What is eDNA?
All organisms shed genetic material into their environment through
feces, mucus and urine. This DNA is known as environmental DNA or eDNA.
Just as how forensic scientists use DNA to prove presence at a crime
scene, eDNA can be used to detect aquatic organisms.
What does it mean to find eDNA?
A positive result indicates that an organism of the target species was
in the area recently. A negative result does not necessarily mean that
no organisms are in the area, just that there was no eDNA in the sample.
What can’t eDNA tell us?
At the technology’s current level, eDNA cannot quantify the
number of organisms in the area. It also cannot give real-time
information on the organism’s location, or where it
originated from. Environmental DNA is currently only useful for
What can eDNA be used for?
Environmental DNA can be applied toward any project that seeks to know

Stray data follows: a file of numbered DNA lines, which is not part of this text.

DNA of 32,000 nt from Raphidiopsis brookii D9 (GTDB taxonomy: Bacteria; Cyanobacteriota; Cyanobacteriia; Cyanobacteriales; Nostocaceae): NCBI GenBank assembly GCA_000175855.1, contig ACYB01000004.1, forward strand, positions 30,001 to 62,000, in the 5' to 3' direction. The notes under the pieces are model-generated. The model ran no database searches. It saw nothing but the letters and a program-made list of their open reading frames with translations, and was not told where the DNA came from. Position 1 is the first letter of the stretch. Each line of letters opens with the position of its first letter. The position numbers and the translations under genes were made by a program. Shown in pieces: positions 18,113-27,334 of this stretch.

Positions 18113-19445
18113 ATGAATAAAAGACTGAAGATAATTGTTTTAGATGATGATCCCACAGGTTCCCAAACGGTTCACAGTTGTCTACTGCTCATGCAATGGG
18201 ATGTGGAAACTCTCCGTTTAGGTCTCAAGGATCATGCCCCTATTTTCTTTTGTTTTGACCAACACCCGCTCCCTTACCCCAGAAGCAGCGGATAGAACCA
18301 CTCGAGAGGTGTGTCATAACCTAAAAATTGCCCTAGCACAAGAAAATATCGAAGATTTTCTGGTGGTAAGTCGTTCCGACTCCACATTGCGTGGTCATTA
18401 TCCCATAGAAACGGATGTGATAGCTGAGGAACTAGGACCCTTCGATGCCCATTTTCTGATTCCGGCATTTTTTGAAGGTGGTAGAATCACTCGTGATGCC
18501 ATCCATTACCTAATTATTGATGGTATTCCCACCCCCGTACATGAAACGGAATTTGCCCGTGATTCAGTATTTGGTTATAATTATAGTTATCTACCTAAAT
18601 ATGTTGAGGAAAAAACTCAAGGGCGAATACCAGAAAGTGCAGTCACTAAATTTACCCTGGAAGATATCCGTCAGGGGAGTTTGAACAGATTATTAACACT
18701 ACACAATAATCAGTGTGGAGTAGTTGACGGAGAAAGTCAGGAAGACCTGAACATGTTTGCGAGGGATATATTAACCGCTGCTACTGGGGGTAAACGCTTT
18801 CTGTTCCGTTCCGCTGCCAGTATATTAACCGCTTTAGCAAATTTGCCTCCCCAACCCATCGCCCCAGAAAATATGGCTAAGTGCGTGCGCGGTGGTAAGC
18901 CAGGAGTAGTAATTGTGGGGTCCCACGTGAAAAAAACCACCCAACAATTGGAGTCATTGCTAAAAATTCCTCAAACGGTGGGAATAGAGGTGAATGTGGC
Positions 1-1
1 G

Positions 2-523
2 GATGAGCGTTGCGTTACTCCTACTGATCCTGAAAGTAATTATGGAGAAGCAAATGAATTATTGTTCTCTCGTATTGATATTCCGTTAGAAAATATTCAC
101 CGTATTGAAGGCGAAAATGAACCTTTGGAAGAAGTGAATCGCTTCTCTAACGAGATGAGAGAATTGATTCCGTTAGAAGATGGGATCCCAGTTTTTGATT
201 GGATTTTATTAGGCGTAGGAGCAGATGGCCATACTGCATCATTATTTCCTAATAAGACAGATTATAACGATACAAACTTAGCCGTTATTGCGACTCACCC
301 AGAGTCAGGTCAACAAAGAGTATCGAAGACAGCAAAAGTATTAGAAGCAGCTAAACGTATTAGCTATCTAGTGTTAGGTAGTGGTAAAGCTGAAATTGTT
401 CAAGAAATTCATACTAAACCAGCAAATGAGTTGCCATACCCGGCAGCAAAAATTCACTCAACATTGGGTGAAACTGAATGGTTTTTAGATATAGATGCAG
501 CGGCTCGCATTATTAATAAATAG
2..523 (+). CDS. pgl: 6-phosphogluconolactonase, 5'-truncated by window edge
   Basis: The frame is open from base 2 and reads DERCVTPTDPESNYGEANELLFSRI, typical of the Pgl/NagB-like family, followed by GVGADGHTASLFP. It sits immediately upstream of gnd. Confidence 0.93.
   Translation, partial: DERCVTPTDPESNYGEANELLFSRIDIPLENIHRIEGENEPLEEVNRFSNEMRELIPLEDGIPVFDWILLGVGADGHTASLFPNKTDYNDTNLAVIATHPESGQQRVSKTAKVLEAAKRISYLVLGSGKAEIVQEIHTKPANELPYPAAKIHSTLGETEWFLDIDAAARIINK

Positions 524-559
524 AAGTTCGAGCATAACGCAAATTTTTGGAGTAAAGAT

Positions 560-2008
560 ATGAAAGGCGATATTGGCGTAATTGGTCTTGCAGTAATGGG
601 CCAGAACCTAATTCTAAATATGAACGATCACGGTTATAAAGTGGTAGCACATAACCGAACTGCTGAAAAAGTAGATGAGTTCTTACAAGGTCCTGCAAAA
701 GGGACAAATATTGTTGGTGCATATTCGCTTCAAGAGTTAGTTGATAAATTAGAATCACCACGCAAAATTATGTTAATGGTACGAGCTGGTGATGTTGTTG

if a species is present or absent. Please see our applications page for
How can eDNA be used to help stop invasive species?
Locating species that are low in abundance proves difficult and
requires the costly escalation of efforts to increase detection
probability. Environmental DNA, however, uses a more sensitive
forensics approach to find species ‘sight unseen,’
enabling the early detection of invasion fronts.
Why is early detection so important?
eDNA surveillance provides an early-warning indication of species
presence, allowing agencies to bring more resources to bear in
prevention and containment instead of wasting time and resources in
localization and tracking. Studies have shown that invasive species are
easier to eliminate in the early stages of invasive instead of after
they have established in an area.